I was interested to read the excellent article by Jinky Jim on Wednesday, comparing the current Newcastle United situation with those of the past.
Jinky posed the question: ‘Will it be the biggest crisis in the history of the club if Newcastle United takeover doesn’t happen?’
He compared it to those seasons in the past when the team was struggling on the pitch, times when NUFC were relegated and / or almost relegated, such as in 1992 when Kevin Keegan just did enough to prevent the club sliding into the third tier for the first ever time.
However, I got thinking about another kind of Newcastle United disaster – serious opportunities wasted by NUFC.
Here are five stand out ones for me and no doubt you will think of others.
These are my top five in reverse order:
Nobody saw this coming.
The basis of a team that should never have got relegated in 2009, Chris Hughton then bringing in some excellent signings such as Tiote, Ben Arfa and Simpson, before Graham Carr produced his best ever pair of signings, with Cabaye and Ba signed in summer 2011. Then add in a rare bit of mid-season ambition, with Papiss Cisse coming in for an explosive last three and a bit months of the season.
Newcastle ended up fifth but what a wasted opportunity.
Any normal club would have done everything to build on this breakthrough, Mike Ashley did the opposite.
The NUFC owner refusing to allow any net spend in summer 2012, only the mediocre Vurnon Anita arrived with the likes of Fraser Forster sold to finance that deal.
A totally demoralised team / squad was the result and instead of building on a fifth place finish, Newcastle were almost relegated in 2012/13, only reaching safety when winning the last away game of the season at QPR.
To say that Sir Bobby Robson’s departure from St James Park was badly handled, would be a massive understatement.
After PL finishes of 4th, 3rd and 5th, Freddy Shepherd and John Hall sacked Sir Bobby after two draws and two defeats in the opening four matches.
There had been rumours of the owners undermining the manager and wanting him out that summer (2004) but what a mess.
Hall and Shepherd should have been working with Sir Bobby Robson towards bringing in an eventual successor to take over his legacy and give it new impetus. Instead they thought it a great idea to sack him and bring in Graeme Souness.
A team that needed some fine tuning was instead ripped apart by the useless Souness, a relative fortune wasted on Owen, Luque, Boumsong and others, whilst Robson’s team was ripped apart. What a wasted opportunity to build on those three top five finishes and establish NUFC as a top team.
Laughably, some people continue to claim that Mike Ashley ‘saved’ Newcastle United when buying the club.
The truth is, Hall and Shepherd would eventually have sold the club to somebody and it is very difficult to think that these 13 years could have been any worse under somebody else.
The finances weren’t great at the time but with growing Premier League revenues and Newcastle’s fanbase capable of helping to generate more extra cash than most other clubs, an ambitious owner would have had a great platform.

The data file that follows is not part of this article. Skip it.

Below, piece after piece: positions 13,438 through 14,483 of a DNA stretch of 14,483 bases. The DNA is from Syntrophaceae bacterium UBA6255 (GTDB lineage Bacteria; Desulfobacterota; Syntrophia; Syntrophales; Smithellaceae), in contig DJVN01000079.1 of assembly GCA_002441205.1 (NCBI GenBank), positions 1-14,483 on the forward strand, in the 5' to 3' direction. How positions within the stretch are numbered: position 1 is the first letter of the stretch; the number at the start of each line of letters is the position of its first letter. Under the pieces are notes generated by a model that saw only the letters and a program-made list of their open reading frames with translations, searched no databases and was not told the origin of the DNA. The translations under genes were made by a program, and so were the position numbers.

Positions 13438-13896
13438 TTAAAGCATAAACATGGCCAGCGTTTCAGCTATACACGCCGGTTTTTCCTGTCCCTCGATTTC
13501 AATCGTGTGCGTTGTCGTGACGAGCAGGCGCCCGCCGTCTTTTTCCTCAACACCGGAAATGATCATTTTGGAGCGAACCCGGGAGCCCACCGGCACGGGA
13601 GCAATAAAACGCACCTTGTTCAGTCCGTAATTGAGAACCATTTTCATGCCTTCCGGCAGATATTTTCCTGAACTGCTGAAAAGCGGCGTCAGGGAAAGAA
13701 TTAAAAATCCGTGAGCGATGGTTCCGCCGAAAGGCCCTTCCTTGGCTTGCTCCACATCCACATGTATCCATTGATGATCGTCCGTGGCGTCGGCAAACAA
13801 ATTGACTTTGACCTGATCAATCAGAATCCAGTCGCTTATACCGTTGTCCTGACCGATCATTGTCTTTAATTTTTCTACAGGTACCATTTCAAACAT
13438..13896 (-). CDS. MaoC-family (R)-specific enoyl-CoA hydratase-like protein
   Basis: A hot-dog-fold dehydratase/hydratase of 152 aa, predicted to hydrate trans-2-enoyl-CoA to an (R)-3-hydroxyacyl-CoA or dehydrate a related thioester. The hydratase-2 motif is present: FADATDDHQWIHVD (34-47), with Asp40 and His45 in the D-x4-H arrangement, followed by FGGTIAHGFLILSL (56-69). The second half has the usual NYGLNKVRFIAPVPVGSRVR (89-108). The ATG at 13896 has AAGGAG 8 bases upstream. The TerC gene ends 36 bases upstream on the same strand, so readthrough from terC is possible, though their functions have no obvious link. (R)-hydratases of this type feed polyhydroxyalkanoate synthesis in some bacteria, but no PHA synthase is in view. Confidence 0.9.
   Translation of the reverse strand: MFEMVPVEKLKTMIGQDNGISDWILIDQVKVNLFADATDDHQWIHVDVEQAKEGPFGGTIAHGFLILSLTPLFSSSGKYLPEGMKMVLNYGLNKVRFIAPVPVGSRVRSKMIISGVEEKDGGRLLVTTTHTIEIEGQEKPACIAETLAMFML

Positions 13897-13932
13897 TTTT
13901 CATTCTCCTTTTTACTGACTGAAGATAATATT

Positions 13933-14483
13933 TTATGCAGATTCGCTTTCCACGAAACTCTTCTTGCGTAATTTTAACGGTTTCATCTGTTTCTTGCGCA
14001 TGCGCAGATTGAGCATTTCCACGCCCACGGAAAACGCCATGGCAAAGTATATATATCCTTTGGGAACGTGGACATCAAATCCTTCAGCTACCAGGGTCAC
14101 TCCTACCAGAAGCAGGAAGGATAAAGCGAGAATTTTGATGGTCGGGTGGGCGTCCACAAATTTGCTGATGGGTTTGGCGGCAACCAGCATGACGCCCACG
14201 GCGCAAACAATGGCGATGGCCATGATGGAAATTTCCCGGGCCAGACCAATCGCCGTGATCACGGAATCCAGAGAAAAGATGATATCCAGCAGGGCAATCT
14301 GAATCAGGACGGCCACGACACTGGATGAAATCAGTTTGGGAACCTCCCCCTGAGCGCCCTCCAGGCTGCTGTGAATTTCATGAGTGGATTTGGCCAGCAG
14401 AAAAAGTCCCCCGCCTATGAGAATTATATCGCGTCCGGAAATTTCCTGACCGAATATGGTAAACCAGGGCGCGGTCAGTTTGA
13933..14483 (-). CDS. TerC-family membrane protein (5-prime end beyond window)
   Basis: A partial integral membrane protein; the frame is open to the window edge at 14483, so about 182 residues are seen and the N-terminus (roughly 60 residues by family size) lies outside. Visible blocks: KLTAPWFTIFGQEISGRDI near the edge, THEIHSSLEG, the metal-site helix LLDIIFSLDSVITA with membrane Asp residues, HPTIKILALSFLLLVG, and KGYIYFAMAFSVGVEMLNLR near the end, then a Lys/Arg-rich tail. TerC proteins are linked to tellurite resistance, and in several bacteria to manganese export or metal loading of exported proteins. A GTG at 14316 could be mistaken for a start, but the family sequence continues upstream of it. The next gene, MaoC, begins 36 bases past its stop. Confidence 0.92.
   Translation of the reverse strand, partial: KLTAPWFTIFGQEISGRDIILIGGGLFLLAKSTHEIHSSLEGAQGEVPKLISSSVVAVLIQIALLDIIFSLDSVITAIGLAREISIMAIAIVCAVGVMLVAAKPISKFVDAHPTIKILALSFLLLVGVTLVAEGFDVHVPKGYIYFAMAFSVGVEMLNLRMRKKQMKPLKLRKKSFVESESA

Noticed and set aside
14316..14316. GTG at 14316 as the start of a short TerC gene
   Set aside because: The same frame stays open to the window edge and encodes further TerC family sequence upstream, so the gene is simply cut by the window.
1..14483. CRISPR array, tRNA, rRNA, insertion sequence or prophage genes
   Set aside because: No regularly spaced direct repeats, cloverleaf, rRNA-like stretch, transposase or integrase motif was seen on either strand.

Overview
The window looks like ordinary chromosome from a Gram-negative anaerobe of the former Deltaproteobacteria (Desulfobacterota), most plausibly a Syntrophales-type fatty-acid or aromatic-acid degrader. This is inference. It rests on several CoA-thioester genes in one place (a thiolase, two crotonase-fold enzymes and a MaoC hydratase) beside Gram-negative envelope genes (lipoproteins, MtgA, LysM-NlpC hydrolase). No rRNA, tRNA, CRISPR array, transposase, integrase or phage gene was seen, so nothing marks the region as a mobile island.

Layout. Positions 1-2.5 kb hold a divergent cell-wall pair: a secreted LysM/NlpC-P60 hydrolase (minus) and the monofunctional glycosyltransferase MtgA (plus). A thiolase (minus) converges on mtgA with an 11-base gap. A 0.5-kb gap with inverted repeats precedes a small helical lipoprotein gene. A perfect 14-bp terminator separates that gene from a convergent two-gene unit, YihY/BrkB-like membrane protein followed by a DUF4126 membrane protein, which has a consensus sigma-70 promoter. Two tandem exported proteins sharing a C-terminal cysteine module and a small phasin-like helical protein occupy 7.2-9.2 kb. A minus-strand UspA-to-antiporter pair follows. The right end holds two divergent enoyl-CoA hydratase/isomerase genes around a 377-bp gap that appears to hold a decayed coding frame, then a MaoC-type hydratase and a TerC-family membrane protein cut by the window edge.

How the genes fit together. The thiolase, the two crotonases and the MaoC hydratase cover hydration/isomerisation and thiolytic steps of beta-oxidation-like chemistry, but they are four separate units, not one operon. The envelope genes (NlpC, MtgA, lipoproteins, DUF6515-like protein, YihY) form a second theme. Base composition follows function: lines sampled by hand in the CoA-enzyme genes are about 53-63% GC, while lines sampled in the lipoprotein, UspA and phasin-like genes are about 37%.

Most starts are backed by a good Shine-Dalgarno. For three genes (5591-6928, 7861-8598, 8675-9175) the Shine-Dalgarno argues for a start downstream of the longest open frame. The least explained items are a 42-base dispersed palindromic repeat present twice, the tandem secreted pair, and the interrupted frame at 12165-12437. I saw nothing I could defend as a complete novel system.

Much is made of NUFC’s debt to Mike Ashley but that debt was simply part of the price of buying the club.
A major part of that ‘debt’ was the £50m or so still owed on the mortgage to redevelop St James Park to 52,000+, that had been secured on future season ticket sales.
When you consider Spurs have had to spend £850m to build their new stadium, Everton potentially needing £500m to build a new ground, how much others such as Liverpool have spent to increase capacity and corporate facilities. Mike Ashley got an absolute bargain and had a great position to build from.
Instead, he refused to spend a penny he didn’t have to on the infrastructure (Academy, training complex, SJP etc) these last 13 years, chaotic and unambitious transfer approach, the only interest in using the club to benefit his retail empire.
Very similar to 2004 up to a point.
Kenny Dalglish was a far more credible appointment than Souness seven years later but Dalglish wasted the Keegan legacy.
Initially did well as he guided KK’s team to second place again, only to fall to 13th in 1997/98.
Dalglish wasn’t the main part of the problem, it was Shepherd and Hall as they wanted to sell the club.
Instead of trying to build on consecutive runner up spots and NUFC becoming the first to qualify for the Champions League by finishing second in the league, the owners were desperate to improve the balance sheet for potential buyers. Les Ferdinand was sold because £6m was too good to turn down for a 30 year old and veteran free transfers Barnes, Rush and Pearce arrived, as well as a number of other budget signings.
Keegan’s team was ageing but a small number of credible signings under a manager more on the same wavelength as KK, could have kept Newcastle at least top four.
1985, 1987 and 1988
Arguably the biggest wasted opportunity of all.
Three local lads who were all world class, going on to find success elsewhere.
Waddle left in 1985, Beardsley 1987 and Gascoigne 1988.
If Newcastle United had been a better run and more ambitious club, a title winning team could easily have been built around this trio.
Which if that had been the case, why would Alan Shearer ever have felt he needed to leave the area…?